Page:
One of the highlights of this year’s shorts program is black enuf* by Carrie Hawks. An amalgam of traditional documentary type interviews, archival images and animation, black enuf* does a skillful job of simultaneously exploring what it means to be Black, bisexual and gender fluid in today’s society. Comments Hawks, ”I’m really happy that AfroPop is not only showing different [sexual] orientations but also different ways of being Black because one thing I noticed when I started doing this project is that a lot of people identifying that there is not one type of Blackness. We all are solid and have different ways of expressing ourselves.”

black enuf* is the latest in AfroPop’s growing library of LGBT films that focus on queer lives in every corner of the globe. Others include the utterly charming Tchindas from season eight, that looks at the transgender community on the island of Cape Verde, off the northwest coast of Africa, as they and the rest of the town get ready for the annual Carnival. Season seven’s Abominable Crime takes a heartbreaking look at the daily violence gay people in Jamaica face. Abominable Crime also interestingly sheds light on the role that LGBT identity plays in many people deciding to leave their native lands and immigrate into North America and Europe where though there is still intolerance, there are laws on the books which aim to protect LGBT individuals.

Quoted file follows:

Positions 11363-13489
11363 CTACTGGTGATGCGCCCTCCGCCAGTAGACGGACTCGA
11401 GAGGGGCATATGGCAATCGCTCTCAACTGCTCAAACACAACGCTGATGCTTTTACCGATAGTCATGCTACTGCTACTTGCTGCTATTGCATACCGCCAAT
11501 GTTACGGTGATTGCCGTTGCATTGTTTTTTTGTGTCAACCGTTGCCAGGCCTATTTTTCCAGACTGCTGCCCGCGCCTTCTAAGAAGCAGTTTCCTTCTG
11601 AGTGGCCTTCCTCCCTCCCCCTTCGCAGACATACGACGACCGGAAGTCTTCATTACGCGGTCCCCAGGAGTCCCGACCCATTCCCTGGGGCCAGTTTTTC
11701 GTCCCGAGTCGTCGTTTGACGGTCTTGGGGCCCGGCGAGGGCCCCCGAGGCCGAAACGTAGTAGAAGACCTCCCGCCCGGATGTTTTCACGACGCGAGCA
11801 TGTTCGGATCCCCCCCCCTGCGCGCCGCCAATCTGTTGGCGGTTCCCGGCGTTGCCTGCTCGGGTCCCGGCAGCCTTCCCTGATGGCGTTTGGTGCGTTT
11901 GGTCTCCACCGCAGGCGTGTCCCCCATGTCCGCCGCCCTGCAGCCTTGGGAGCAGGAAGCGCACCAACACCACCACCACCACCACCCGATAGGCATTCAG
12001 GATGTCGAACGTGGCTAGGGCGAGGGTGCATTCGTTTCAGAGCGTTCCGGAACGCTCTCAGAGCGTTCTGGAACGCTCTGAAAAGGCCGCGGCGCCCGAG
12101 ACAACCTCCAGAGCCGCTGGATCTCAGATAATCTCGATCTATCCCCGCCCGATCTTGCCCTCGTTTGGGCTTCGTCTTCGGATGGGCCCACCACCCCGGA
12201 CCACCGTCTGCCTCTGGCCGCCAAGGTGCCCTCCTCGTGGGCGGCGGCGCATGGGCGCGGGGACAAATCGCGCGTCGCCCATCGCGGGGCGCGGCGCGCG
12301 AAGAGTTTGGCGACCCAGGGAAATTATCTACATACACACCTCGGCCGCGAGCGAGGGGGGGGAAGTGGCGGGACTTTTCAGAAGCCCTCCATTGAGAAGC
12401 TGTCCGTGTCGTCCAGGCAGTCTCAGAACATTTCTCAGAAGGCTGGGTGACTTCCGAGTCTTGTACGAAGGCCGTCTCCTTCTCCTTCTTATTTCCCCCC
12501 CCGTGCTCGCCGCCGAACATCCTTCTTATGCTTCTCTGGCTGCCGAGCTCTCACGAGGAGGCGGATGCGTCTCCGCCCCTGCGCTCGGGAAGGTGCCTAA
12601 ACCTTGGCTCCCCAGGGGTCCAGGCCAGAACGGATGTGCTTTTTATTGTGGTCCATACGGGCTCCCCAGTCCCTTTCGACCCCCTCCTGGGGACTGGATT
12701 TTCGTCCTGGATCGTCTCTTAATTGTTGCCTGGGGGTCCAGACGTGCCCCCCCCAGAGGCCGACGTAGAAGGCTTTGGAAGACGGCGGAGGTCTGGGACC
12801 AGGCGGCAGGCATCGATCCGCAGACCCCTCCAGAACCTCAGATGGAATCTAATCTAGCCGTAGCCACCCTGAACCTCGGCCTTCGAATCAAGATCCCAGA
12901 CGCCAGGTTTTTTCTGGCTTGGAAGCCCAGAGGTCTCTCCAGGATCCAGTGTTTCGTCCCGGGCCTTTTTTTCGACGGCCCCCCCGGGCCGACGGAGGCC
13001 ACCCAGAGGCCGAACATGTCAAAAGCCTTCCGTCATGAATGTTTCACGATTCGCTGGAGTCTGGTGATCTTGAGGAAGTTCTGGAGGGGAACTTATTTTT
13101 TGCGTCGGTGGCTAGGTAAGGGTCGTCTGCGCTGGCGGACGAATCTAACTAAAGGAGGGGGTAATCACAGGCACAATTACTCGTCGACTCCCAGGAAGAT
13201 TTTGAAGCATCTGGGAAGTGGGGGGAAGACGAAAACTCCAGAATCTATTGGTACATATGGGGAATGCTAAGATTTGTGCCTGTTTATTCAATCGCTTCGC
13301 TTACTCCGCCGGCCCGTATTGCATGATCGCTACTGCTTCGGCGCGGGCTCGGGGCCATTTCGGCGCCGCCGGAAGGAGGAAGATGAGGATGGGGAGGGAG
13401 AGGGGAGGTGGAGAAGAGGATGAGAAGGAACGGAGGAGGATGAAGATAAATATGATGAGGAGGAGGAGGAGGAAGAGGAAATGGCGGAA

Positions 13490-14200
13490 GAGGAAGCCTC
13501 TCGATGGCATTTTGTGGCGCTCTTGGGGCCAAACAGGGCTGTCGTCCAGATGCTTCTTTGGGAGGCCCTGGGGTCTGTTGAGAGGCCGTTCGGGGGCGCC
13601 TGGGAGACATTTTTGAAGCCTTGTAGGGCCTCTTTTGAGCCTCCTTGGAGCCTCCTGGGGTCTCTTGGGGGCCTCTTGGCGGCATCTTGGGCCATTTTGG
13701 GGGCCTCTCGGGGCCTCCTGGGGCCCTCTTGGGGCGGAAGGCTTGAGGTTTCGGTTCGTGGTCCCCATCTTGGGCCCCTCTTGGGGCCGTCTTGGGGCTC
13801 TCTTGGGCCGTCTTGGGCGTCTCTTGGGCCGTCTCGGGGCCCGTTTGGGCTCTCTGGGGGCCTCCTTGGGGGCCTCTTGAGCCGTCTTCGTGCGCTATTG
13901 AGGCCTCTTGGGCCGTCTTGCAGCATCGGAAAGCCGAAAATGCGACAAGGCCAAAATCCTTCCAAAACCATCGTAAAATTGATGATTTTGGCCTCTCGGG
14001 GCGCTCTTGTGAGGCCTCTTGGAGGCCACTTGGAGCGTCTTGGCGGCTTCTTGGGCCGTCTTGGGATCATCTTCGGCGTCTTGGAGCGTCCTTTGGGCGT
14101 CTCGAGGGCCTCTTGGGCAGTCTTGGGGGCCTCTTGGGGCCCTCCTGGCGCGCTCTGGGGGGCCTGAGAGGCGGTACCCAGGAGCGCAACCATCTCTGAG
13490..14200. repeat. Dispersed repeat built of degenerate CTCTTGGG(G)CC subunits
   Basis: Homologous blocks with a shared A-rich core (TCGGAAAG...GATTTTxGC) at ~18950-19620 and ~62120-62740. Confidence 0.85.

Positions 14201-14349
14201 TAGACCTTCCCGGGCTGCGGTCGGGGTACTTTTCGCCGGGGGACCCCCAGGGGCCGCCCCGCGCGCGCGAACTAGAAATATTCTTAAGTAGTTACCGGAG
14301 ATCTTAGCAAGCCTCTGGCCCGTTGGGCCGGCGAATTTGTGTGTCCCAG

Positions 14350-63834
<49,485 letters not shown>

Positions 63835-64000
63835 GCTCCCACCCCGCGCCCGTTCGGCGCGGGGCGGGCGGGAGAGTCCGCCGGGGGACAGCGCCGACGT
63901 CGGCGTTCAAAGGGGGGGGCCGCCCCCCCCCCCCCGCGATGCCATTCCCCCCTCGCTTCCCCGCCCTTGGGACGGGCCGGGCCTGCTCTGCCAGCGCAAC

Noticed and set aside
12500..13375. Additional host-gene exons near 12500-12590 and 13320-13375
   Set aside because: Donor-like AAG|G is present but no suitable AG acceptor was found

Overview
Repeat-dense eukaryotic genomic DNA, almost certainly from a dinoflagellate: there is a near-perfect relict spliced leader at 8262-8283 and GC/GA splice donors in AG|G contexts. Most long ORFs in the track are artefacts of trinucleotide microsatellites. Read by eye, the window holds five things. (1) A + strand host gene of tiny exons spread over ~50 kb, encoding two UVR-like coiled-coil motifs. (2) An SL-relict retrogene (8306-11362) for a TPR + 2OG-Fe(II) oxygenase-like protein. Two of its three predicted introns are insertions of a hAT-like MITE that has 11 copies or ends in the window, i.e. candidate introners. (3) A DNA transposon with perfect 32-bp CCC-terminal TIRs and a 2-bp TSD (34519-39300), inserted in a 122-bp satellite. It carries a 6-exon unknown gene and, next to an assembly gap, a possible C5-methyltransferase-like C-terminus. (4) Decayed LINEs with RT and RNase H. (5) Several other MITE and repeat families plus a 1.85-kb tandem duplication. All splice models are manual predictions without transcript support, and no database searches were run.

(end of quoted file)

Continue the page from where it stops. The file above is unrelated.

Other films in this season’s shorts program include Swimmin’ Lesson in which a young father recalls the fate of his son during Hurricane Katrina and Dressed Like Kings, an exciting examination of the male oswenka pageant in South Africa on the tenth anniversary of the abolishment of apartheid.

The AfroPop shorts program premiered Monday, February 18 on the World Channel, but viewers can also stream the season finale and other AfroPoP episodes on, and PBS apps for iOS, Android, Apple TV and more.